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C++ has been around a long time — since the 70s to be more precise. C++ is especially popular in the game industry because it gives the developer high levels of control over performance, memory, and resource allocations.

The C++ language is part of the C-language family, which means that if you learn C++, there’s a high chance of transferring that knowledge over to niche programming projects that uses C.

This article will give you an introduction to the fundamentals of C++ to help you on your learning journey. If you already know a programming language, most of the concepts introduced here will be familiar. This is because C++ is a partial object-oriented language. So if you’re already familiar with Java and C#? C++ should be a breeze.

STM32F4 – Object-oriented Programming with Embedded Systems (C++ /w STL) |  Iztok's HW/SW Sandbox

Writing C++ Statements

A statement is the foundation and building block of all programming. It’s like a code-based sentence that has a specific instruction that causes the program to perform an action.

In C++, a statement often ends in a semicolon. Here is an example of a statement:

#include <iostream> ​ int main() 
{ 
std::cout << "Meow! Meow!"; 
return 0; 
}

Lines 5 and 6 are statements. If you miss out the ;, you will get a syntax error message. syntax can be viewed as the grammar rules for programming. If your C++ syntax doesn’t follow the established rules, it will be considered invalid.

main() function acts as an entry point for our application. Every C++ program will have one main() function. Programs work in a linear manner. It is a set of instructions executed in turn. If there are multiple main(), you will get a console error because the program doesn’t know which main() is the true starting point.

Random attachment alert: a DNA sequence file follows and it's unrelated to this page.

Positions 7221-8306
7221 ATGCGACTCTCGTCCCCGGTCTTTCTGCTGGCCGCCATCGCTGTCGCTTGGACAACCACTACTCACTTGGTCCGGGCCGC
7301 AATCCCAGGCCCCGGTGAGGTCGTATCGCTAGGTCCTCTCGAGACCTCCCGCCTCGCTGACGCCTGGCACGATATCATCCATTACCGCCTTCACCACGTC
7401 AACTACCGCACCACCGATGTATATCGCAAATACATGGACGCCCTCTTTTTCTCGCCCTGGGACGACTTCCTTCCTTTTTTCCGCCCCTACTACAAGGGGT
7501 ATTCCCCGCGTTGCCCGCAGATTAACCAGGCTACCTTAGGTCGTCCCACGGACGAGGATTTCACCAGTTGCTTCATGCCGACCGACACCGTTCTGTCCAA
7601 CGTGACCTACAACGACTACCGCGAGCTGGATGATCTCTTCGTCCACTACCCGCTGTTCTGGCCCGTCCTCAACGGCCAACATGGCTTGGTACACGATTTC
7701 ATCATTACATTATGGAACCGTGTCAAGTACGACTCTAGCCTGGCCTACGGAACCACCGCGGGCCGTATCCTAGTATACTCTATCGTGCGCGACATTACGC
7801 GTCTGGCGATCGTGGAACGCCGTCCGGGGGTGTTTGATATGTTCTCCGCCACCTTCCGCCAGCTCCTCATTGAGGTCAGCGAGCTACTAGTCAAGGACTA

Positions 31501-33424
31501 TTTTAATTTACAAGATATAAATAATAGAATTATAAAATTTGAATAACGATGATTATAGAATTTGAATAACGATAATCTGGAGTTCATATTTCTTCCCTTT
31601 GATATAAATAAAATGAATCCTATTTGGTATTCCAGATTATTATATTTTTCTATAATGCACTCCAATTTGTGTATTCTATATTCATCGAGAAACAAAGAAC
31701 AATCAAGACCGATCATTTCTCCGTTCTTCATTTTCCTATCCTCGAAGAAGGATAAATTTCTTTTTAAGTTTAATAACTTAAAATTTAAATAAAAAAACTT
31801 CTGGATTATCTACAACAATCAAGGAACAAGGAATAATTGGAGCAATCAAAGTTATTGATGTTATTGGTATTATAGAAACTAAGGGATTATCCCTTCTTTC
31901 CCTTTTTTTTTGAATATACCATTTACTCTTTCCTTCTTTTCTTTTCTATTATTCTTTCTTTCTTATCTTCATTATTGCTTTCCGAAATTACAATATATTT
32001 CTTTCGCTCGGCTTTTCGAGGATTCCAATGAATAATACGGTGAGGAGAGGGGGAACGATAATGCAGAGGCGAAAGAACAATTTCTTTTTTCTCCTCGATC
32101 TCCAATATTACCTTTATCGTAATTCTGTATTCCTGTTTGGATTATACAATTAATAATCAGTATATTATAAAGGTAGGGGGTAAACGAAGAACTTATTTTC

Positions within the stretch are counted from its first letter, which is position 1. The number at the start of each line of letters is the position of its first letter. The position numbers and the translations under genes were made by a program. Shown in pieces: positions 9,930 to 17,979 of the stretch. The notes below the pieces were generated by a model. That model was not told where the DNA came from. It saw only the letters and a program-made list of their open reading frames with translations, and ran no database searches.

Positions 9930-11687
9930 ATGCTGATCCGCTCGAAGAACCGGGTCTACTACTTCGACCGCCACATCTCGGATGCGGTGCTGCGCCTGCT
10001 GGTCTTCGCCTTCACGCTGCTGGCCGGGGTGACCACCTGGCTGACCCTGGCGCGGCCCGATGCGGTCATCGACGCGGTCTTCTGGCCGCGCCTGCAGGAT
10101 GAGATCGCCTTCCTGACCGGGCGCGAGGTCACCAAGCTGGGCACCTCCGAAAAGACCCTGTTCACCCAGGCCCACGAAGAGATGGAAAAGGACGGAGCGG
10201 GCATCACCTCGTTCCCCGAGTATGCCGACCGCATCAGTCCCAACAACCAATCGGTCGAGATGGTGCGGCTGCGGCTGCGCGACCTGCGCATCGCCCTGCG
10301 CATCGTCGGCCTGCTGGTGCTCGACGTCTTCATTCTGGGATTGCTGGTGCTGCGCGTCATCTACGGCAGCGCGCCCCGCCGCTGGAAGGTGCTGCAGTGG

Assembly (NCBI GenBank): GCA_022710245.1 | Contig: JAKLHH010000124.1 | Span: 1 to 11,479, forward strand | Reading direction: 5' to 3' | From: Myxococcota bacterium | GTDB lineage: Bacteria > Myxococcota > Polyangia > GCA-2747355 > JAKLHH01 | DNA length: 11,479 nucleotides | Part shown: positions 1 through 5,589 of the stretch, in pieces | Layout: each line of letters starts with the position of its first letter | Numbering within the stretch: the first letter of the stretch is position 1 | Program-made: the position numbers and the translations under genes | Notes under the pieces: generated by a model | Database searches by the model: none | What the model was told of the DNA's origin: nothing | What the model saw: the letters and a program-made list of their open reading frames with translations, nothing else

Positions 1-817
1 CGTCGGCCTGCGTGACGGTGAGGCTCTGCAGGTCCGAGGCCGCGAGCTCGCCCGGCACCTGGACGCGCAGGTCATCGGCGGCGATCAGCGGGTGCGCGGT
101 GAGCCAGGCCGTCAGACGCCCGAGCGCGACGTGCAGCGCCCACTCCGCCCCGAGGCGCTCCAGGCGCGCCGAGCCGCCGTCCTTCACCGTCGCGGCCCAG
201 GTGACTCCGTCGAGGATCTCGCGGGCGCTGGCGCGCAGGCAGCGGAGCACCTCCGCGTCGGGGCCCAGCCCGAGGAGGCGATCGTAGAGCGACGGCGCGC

Commenting In C++

Commenting in C++ is the same as other major programming languages. // represents a single-line comment. This includes text that may wrap but is technically on the same line because it hasn’t been escaped.

For multi-lined comments are anything that sits in between the /* and */ pair.

For example:

std::cout << "Hello there!\n" //std::count is part of the iostream library
​
std::cout << "Just printing another line.\n"
​
/* This is a
multi-line
comment. */
​
/* For formatting purposes,
  * it is convention to have a space and * preceding
  * to give your multi-line text alignment
  */

Using multi-line comments inside another multi-line comment won’t work and will cause syntax errors because how the \* and *\ are paired up.

The general reason behind using a comment is usually to describe what the library, function, or program does. The purpose of this is to act as a guide to new developers dealing with the code. It is a way to help document your code and make it easier to understand its purpose without needing to go diving into the actual code.

Writing a good comment should inform the developer what the code after it is supposed to represent. This means writing description rich comments.

For example, here is a bad comment:

// Set height range to 0
height = 0;

This doesn’t tell the developer much except what he can already see. Here is an example of a better description.

// The block's height is set to 0 because the game has just started.
height = 0;

In the above example, the comment is description rich and gives the developer context.

Variables, Assignments and Initialization

In C++, we can access saved variables in memory via an object. A named object is called a variable and the name of that variable is called an identifier. Declaring a variable for the first time (i.e. when you create the variable) is called writing a definition. Once the definition is written, it is called instantiation — that is the moment when the object is first created and assigned a memory space.

Here is an example of a variable definition being instantiated.

int x;

In the above example, the data type is int. There are 7 primary or primitive data types in C++. They are:

  • int integer
  • char character
  • bool boolean
  • float floating point
  • double double floating point
  • void valueless or void
  • wchar_t wide character

You can also declare multiple variables at once using ,. For example:

int x, y;